Stuffed shirts in the scientific world are being dealt another blow to their private universe of seeming mumbo jumbo. Discover (PBS, Wednesday, 8-9 p.m., check local listings) once again shoots host Peter Graves into orbit with a series of pop science film segments that simultaneously entertain and explain ongoing events in specialized worlds.
Viewers can learn why and how you and the babies in your family talk baby talk, how Cal Tech students make scientific fools of themselves during Ditch Day every year, how a new device aids deaf people. You will also be taken on a visit inside the Mt. St. Helens crater and experience a thrilling ride in a helicopter simulator.
This issue of electronic ``Discover'' is especially fascinating in its spotlighting of the Cal Tech version of fish-swallowing -- ``scientific'' puzzles created by seniors to keep lowerclassmen from gaining entry into their rooms.
The baby-talk segment explains why adults can't resist going ``goo-goo'' and rubbing noses with baby. According to ``Discover,'' adults are inherently attuned to the baby world and almost automatically raise their voices to a high pitch and exaggerate facial expressions. Human babies, on the other hand, seem to understand instinctively.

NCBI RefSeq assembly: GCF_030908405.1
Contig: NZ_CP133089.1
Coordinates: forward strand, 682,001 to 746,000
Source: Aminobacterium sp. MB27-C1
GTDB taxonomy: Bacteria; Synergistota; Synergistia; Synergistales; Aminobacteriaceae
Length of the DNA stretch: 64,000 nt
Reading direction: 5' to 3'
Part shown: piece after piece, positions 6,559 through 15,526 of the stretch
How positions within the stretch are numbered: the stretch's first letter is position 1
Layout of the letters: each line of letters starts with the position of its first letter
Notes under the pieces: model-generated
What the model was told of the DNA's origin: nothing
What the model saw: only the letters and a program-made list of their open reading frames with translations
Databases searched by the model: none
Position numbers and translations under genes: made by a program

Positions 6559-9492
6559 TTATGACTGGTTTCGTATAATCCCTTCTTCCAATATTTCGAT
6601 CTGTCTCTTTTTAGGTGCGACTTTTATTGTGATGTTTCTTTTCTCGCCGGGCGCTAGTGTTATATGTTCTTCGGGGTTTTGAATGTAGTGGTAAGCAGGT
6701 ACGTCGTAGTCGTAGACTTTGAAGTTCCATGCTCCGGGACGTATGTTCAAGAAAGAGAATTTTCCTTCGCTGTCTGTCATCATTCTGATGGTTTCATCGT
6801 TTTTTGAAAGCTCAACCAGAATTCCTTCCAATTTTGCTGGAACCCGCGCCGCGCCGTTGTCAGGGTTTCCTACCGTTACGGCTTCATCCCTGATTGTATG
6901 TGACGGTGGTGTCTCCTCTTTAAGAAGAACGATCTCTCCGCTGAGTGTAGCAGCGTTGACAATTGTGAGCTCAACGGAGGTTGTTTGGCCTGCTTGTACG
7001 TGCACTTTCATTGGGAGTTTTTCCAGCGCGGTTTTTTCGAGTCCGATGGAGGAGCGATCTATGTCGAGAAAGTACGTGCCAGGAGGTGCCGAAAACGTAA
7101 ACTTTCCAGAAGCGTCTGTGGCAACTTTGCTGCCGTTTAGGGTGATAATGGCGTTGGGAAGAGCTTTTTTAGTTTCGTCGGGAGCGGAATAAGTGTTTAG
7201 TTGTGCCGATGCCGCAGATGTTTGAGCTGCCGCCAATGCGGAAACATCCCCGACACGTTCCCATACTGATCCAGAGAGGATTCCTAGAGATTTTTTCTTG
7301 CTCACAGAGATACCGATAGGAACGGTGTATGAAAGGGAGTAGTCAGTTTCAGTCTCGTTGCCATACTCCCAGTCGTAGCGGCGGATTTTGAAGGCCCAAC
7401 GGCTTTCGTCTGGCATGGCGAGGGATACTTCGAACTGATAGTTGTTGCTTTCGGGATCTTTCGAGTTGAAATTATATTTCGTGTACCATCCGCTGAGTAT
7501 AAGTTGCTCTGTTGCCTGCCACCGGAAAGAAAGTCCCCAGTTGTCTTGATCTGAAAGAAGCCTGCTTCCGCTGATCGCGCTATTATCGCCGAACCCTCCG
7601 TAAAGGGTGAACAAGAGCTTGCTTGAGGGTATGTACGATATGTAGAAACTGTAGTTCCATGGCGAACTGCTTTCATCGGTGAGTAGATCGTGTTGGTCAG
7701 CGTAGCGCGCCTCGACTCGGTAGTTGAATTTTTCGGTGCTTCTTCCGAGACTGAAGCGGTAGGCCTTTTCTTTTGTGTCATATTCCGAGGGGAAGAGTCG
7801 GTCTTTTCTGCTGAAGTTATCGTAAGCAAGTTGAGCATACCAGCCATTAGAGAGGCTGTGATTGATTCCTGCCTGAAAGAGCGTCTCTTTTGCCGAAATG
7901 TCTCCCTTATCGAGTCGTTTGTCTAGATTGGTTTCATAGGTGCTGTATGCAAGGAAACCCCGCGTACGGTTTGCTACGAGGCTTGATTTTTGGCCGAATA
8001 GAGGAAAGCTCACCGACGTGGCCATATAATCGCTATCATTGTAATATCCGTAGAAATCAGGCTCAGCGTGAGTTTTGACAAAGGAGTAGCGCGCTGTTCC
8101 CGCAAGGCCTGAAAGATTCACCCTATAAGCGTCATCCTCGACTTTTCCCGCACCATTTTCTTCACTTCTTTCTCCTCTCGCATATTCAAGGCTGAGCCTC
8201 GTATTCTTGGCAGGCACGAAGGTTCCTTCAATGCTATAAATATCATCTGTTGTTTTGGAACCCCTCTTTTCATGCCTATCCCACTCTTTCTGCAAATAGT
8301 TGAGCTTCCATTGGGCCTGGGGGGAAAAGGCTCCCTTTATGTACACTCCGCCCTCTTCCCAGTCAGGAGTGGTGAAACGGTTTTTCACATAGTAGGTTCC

The ``Discover'' series of specials, produced by the Chedd-Angier Production Company, has consistently fished in the dark pond of complex technology and caught fascinating specimens, then added a solid portion of demystification to prepare them for popular digestion. This is the last of the series, and it is to be hoped that the underwriters will see fit to bring it back. It has proved itself to be a uniquely challenging electronic magazine of science.